Instead of do away with the U.S. Department of Education, like so many Republican presidential candidates have insisted on, why not reformulates its structure! The following ideas hit me in a positive way. Peter W. Cookson Jr., president of Ideas without Borders, came up with it. It’s just a first glance, but worth a look:
Ed Week: Scrap the bureaucratic organization of the current Education Department in favor of a flat, functional, and future-oriented organizational structure, consisting of four interconnected and mission-driven centers:
The Center for 21st Century Learning and Classrooms. This center would bring together the country's best thinkers and innovators to invent new ways of learning, to uncover the dynamic curricula currently buried under the weight of inert tradition, and to demonstrate how new communication technologies can raise levels of learning for all children.
The Center for the Dissemination of Best Practices. The mission of this center would be to aggregate suggested best practices and subject them to fundamental tests of validity and reliability. Once best practices were authenticated, they would be listed in a virtual library of best practices accessible to all.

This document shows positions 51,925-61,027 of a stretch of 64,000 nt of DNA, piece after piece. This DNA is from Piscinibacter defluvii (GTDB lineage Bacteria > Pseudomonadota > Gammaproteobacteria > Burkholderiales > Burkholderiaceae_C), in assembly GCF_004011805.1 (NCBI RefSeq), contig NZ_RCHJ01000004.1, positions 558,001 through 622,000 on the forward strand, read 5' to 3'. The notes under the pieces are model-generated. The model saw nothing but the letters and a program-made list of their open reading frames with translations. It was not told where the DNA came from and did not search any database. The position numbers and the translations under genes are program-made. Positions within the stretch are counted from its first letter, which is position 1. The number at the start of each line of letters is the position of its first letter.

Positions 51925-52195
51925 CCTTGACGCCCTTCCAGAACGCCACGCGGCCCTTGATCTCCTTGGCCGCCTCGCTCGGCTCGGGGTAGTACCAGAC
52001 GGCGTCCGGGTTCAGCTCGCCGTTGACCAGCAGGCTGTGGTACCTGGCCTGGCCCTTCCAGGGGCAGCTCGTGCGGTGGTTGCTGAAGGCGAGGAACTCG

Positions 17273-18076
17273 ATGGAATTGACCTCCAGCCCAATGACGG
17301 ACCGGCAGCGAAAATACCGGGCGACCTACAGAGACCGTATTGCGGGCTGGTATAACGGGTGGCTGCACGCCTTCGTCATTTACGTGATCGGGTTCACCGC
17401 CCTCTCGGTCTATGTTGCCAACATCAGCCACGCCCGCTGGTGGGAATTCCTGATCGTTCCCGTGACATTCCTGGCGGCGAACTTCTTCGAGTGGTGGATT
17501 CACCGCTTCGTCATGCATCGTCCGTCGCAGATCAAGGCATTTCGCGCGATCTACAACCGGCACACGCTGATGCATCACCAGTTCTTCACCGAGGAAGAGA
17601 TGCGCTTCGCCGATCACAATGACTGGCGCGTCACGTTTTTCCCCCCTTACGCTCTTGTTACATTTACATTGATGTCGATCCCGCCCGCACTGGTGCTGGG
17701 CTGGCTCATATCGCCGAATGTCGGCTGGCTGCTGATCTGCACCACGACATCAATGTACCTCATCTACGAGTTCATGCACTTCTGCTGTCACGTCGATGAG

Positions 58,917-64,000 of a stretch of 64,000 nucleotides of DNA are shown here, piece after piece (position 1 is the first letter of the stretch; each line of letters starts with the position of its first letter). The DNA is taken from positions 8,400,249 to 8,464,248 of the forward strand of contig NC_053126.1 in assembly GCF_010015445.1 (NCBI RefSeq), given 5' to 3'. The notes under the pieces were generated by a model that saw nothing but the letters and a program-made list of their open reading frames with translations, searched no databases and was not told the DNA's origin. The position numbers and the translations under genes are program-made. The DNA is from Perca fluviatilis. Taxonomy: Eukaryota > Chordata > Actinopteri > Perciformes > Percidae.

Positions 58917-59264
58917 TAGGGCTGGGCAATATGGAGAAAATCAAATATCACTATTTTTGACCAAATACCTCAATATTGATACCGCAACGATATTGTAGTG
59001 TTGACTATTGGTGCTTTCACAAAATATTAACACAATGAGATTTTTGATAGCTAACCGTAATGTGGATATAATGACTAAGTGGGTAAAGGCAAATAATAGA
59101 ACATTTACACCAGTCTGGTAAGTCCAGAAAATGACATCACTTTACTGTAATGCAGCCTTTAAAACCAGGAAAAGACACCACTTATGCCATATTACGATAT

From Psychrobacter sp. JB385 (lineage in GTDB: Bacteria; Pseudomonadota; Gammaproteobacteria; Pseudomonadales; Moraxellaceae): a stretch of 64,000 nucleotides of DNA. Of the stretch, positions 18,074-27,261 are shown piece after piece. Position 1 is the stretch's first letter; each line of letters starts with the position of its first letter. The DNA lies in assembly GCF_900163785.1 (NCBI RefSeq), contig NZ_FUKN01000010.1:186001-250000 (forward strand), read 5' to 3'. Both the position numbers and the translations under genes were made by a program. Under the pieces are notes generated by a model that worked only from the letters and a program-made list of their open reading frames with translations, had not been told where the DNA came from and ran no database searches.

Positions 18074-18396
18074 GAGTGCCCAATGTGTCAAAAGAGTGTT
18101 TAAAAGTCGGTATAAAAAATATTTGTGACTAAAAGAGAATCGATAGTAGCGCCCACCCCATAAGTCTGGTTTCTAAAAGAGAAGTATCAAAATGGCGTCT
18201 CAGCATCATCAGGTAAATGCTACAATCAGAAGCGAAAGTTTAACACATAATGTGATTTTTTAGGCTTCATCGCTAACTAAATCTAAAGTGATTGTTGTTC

The Center for Innovation and Investment. the department could position itself as an investor in the future, with clear criteria for distributing federal funds to jump-start long-term, self-sustaining innovations. The department would grant money with an expectation of clear, measurable results, whether through funding the physical improvement of schools; scholarships for lifelong learning; research that matters; or supporting states, school districts, and schools in economic distress.
The Center for International Education and Cooperation. By disseminating best practices internationally, by building 21st-century schools around the world in collaboration with other nations and nonprofit organizations, and by leading in research and development, the United States will become the gateway to a prosperous and peaceful global society. If we lose public education, our society will be diminished and our chances of realizing Madison's vision virtually nil.